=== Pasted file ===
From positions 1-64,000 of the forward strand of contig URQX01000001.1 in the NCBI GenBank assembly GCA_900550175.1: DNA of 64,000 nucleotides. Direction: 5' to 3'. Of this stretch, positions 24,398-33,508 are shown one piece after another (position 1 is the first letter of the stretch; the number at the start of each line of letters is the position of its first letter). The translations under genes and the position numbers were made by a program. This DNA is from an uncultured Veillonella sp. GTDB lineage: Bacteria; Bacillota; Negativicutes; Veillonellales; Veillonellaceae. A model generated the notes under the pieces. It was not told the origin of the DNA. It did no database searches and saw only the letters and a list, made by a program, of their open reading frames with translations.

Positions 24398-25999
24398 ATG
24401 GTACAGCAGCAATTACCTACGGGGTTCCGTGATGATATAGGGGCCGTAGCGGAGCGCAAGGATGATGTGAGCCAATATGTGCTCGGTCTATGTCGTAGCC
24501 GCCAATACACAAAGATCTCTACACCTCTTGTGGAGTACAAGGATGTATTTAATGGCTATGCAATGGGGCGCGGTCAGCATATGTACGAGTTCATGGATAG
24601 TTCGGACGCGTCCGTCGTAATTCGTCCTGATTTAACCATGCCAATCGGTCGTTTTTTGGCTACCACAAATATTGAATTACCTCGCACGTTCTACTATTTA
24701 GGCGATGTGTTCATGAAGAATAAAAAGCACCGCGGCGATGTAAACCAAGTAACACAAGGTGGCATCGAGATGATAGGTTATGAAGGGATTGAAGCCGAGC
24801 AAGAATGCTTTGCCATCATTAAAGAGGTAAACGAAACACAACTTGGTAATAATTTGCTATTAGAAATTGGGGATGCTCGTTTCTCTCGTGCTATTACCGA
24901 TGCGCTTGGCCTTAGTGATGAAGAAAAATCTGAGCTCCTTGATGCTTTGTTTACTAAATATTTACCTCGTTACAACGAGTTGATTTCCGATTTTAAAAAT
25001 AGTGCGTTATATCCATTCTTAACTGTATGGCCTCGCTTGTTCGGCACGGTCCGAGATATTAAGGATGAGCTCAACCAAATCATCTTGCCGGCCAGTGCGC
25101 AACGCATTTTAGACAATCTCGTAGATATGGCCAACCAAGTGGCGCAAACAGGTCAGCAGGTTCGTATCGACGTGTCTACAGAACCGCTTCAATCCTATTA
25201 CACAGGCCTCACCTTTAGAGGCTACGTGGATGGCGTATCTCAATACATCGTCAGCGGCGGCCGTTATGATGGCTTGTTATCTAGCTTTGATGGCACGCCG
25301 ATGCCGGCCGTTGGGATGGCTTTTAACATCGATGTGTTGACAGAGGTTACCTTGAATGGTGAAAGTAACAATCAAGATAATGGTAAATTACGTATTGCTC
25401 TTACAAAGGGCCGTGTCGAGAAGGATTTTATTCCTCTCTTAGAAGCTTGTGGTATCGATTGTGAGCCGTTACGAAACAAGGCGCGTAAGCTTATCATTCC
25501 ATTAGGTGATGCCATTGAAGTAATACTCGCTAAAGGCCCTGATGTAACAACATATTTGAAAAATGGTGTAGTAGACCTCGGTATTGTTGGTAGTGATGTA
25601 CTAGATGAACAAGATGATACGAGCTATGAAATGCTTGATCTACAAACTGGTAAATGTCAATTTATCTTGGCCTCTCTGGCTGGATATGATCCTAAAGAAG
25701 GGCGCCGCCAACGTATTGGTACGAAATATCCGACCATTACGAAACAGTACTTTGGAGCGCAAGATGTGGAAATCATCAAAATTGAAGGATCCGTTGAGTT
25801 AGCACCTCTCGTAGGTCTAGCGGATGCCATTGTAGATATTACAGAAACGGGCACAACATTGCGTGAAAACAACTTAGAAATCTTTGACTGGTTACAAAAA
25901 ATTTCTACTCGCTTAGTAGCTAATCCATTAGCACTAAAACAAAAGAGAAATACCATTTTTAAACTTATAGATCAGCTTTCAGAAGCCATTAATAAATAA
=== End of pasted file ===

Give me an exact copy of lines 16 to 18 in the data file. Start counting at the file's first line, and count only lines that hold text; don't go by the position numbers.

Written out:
25601 CTAGATGAACAAGATGATACGAGCTATGAAATGCTTGATCTACAAACTGGTAAATGTCAATTTATCTTGGCCTCTCTGGCTGGATATGATCCTAAAGAAG
25701 GGCGCCGCCAACGTATTGGTACGAAATATCCGACCATTACGAAACAGTACTTTGGAGCGCAAGATGTGGAAATCATCAAAATTGAAGGATCCGTTGAGTT
25801 AGCACCTCTCGTAGGTCTAGCGGATGCCATTGTAGATATTACAGAAACGGGCACAACATTGCGTGAAAACAACTTAGAAATCTTTGACTGGTTACAAAAA